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December 2018 / January 2019
Review

Forth Wanderers - Forth Wanderers

‘Forth Wanderers’ sparkles with a pensive, but optimistic energy.
Forth Wanderers - Forth Wanderers
Published: 11:43 am, April 23, 2018
‘Forth Wanderers’ sparkles with a pensive, but optimistic energy.

Label: Sub Pop
Released: 27th April 2018
Rating: ★★★

Formed in 1904, Forth Wanderers JFC play at Kingshill Park, competing in the Central District First Division of the Scottish Junior Football Association. They’ve also added the following to their Twitter bio: “That's the Scottish Fitba club, not the American Indie band.”
If it seems odd for a five-piece from Montclair, New Jersey to borrow their name from a football team far off in a South Lanarkshire village - after stumbling across it on the internet - they’re not alone, joining Saint Etienne and, er, Kaiser Chiefs, who looked for inspiration to the pitches of France and South Africa respectively.

Since forming in 2013, (the other) Forth Wanderers have released a couple of EPs and an 8-track debut album - 2014’s ‘Tough Love’ - but this self-titled second, coming after a move to the still impeccably cool Sub Pop, has all the confidence and assurance of a debut, and shows they might now be ready to move to the big leagues.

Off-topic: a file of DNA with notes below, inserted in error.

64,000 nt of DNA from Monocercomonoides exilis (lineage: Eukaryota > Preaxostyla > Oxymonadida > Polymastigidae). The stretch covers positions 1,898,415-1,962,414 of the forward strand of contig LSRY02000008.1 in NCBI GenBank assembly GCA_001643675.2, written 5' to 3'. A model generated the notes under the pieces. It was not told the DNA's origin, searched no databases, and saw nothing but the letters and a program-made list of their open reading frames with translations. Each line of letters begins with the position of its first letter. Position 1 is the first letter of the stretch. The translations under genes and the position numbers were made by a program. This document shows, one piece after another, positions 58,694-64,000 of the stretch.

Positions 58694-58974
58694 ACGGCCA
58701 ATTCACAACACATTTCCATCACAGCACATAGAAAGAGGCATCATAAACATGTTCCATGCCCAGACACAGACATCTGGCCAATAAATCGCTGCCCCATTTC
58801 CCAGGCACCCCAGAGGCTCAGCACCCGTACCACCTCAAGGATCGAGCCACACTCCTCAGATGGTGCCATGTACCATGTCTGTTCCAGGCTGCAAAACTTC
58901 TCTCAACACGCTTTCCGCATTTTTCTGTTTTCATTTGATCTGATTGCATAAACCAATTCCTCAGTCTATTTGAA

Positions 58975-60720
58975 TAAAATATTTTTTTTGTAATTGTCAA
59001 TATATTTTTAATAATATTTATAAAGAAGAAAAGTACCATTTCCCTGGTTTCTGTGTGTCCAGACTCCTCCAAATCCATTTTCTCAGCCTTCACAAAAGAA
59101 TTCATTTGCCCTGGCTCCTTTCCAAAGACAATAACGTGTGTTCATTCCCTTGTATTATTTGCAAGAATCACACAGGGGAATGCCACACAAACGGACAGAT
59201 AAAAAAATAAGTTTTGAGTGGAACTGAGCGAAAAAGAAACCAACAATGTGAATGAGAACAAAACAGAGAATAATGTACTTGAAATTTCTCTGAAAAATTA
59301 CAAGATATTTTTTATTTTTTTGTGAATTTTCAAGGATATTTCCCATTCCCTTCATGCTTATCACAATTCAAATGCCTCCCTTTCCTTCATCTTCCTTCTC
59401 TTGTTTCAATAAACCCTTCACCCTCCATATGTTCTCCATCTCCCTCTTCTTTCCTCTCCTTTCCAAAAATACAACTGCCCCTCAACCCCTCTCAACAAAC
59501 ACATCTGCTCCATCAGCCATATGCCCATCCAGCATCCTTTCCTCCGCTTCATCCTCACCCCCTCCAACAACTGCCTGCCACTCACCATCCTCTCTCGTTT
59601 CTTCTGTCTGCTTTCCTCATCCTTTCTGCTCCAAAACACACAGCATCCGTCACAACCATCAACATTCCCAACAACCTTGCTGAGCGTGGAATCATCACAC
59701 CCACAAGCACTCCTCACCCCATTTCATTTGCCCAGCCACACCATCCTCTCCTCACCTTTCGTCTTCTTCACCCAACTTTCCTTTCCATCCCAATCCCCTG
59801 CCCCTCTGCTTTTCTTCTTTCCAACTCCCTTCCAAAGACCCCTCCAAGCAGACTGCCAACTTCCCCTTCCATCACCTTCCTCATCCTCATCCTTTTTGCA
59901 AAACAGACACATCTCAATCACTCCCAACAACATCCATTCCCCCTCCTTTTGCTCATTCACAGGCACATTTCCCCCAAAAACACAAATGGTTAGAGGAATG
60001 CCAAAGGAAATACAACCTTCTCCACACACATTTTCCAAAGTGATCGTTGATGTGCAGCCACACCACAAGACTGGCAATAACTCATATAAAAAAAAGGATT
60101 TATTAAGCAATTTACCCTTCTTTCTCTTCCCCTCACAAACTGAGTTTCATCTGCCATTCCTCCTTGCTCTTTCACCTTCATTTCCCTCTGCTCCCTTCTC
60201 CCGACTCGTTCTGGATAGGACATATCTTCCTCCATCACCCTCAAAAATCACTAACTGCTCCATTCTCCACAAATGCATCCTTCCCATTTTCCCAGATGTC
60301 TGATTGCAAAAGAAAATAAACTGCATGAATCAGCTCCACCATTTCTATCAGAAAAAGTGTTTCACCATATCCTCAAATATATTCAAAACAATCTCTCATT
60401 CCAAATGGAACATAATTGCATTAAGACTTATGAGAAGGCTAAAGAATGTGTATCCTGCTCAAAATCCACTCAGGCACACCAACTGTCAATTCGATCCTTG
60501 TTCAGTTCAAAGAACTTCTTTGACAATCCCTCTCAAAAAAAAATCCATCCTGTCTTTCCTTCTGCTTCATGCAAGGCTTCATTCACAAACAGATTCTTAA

Songwriting duties are split between singer Ava Trilling (about as perfect a surname for a singer as you can imagine) and guitarist Ben Guterl, who sends instrumental demos for Trilling to add lyrics and melodies: it worked well enough for Morrissey and Marr after all. If ’Tough Love’ suffered from a surfeit of self-contained, knotty instrumentals, with vocal lines wandering, lacking a little in the shape of hooks, here songs like the playfully needling ‘Company’ and ‘Taste’ are arresting and assertive, while ’Not For Me’ and ‘Temporary’ wed beauty and noise.

Trilling trades in a brutal, bittersweet sincerity (“I’ll be honest with myself/From now on”, she sings on ‘Company’) clothed in Guterl and second guitarist Duke Greene’s gently bruising arrangements - equal parts jangle and fuzz. With an almost sweetly sobbing tone - the opening ‘Nevermine’, or the vaguely Courtney Barnett-ian 'Tired Games' - her songs are wistful but rarely self-pitying, and ‘Forth Wanderers’ sparkles with a pensive, but optimistic energy. Rob Mesure

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